By Allen Worrell Editor
November 29, 2013
It’s been quite a year for James Madison University freshman Blake Mabe. Named both Drum Major and Homecoming King at Carroll County High School as a senior last year, the Cana native added another once-in-a-lifetime experience to his portfolio Thursday as he participated in the 87th annual Macy’s Thanksgiving Day Parade in New York City.
“It was unreal,” Mabe said of the time-honored national tradition. “First and foremost, it was extremely tiring, but awe would be the word. I never expected that amount of people on the streets. It was people as far as the eye could see. To be in the middle of all the balloons, The Today Show host and all the celebrities, it was definitely a once-in-a-lifetime experience.”
Mabe, a freshman majoring in computer science, plays in the sax-alto section for the Marching Royal Dukes of James Madison University. The 2013 band’s members represent 47 academic majors, and more than 400 Marching Royal Dukes are non-music majors. The 485-member band is the largest in JMU’s history.
The band performs at all home football games, travels to select away games and represents JMU at local and regional high-school exhibitions and community events.
The JMU band was one of 11 marching bands performing in the parade, and one of only two college bands - the other was the University of Massachusetts Amherst - that were invited to perform. The Marching Royal Dukes were selected from more than 150 applications sent to Macy’s Parade’s Committee. This is the band’s third appearance in the parade. They previously performed in the 2001 and 2008 parades.
Mabe said while the Marching Royal Dukes were shown performing live on NBC, the parade route and preparations were much more extensive than the four or five minutes they were shown on live television. Mabe said the parade route was two miles long, after which the band performed on Herald Square outside of Macy’s.
“It is actually pretty interesting. Before you do the parade, that morning you have to do one practice run-through with the NBC producers. We did that at 1:30 in the morning until 3. Then we came back to the hotel and slept to 5, and then loaded back up and got to the parade about two-and-a-half hours before it started to get ready and practice,” Mabe said. “I was frozen to the core. It was in the 30s, but the worst part was the wind chill. I even had hand-warmers and foot-warmers but my face and limbs were just frozen.”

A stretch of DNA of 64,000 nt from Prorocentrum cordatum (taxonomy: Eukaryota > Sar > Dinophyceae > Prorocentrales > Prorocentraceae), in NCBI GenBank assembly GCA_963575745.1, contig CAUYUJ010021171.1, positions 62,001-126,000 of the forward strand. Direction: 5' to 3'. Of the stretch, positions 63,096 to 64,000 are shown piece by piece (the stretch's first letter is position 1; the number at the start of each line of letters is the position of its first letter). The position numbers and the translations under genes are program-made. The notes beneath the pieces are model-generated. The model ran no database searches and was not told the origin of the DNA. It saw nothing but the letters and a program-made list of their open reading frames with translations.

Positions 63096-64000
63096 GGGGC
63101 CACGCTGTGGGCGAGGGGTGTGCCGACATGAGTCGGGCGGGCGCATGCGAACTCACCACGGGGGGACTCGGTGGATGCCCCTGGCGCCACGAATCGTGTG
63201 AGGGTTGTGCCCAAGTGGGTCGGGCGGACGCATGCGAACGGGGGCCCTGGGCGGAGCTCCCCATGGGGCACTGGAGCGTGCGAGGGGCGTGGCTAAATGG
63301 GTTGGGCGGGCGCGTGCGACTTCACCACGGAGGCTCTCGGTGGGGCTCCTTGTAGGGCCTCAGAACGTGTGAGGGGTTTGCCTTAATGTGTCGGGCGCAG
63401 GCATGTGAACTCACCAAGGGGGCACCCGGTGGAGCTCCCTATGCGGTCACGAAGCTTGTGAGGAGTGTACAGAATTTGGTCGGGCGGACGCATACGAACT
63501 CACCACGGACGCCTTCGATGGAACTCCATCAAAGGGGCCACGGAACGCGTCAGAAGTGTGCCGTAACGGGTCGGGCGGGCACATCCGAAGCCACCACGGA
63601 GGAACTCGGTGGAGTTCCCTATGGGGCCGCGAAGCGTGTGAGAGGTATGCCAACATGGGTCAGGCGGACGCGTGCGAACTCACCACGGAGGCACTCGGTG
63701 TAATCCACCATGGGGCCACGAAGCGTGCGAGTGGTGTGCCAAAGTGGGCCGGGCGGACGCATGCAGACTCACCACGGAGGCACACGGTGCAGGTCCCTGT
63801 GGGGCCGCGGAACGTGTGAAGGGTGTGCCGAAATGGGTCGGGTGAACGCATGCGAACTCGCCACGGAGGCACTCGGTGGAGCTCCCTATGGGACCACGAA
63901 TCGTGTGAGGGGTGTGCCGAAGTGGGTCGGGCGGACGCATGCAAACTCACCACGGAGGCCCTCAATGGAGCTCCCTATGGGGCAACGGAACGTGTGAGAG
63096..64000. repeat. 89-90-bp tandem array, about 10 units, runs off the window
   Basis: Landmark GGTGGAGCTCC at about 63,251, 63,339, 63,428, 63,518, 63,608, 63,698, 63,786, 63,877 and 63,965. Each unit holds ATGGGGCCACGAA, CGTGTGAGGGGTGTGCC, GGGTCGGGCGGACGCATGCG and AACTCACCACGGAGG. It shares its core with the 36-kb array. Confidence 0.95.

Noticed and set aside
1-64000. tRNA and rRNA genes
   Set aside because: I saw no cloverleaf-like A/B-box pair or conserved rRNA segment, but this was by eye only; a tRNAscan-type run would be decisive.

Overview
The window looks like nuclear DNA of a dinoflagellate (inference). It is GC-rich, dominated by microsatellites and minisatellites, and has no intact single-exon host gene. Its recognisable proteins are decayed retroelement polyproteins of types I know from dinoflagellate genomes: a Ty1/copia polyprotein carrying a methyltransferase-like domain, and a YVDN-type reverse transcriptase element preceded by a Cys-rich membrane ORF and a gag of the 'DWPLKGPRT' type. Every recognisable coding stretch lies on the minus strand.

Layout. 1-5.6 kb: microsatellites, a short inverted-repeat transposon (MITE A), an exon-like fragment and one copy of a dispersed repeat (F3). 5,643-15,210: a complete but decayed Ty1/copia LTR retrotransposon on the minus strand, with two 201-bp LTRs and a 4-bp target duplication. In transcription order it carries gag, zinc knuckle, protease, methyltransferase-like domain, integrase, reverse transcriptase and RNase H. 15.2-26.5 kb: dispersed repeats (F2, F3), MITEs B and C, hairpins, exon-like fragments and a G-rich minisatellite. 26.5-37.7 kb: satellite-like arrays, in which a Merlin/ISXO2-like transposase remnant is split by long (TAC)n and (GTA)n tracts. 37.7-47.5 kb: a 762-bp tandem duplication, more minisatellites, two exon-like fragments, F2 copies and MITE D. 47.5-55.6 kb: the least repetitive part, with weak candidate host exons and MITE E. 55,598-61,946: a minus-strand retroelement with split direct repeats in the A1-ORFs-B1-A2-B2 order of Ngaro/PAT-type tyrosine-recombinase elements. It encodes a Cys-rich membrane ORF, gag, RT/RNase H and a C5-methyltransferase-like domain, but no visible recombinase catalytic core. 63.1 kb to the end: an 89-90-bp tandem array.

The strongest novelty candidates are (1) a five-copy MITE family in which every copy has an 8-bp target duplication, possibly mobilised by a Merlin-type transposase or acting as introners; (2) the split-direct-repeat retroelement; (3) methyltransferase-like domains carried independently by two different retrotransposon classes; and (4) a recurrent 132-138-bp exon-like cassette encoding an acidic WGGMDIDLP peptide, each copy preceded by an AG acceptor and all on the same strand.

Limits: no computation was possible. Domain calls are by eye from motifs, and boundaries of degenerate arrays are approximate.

Much like the city of New York, Mabe said the massive floats and balloons have to be seen in person to appreciate their sheer size and pageantry.
“My favorite would have to be the classic giant turkey at the beginning of the parade. It is something that is so iconic, and to actually see it in person, it is huge,” Mabe said. “It is probably four or five stories high. It is awesome.”
To get to New York City, Mabe said JMU took 11 charter buses. The actual trip from Harrisonburg to the Big Apple itself was only about six hours, but more like 8.5 hours once traffic was factored. Not only did the trip to NYC open new horizons for Mabe, it also gave him a deeper appreciation for home.
“Traffic in New York was crazy. We arrived in New York on Tuesday and (are staying) until Saturday,” he said. “If you ever get the chance to go, I would strongly suggest it. It gives you a different perspective. It not only allows you to see how other people live, but going from a quiet Carroll County town to New York, I miss it. It gave me a deep respect of not only New York, but also back home. It is two completely different ways of life, each with its ups and downs.”
Blake is the son of Keith and Karen Mabe of Cana. Missing Thanksgiving with family was bittersweet, Mabe said, since it was to be a part of something so iconic and so engrained in the hearts and minds of every American.
“Seeing the pictures and posts on Facebook from Thanksgiving back home, I hate I missed it,” Mabe said. “I miss my family, but it’s also something not many people can say they have accomplished, so it had its ups and downs.”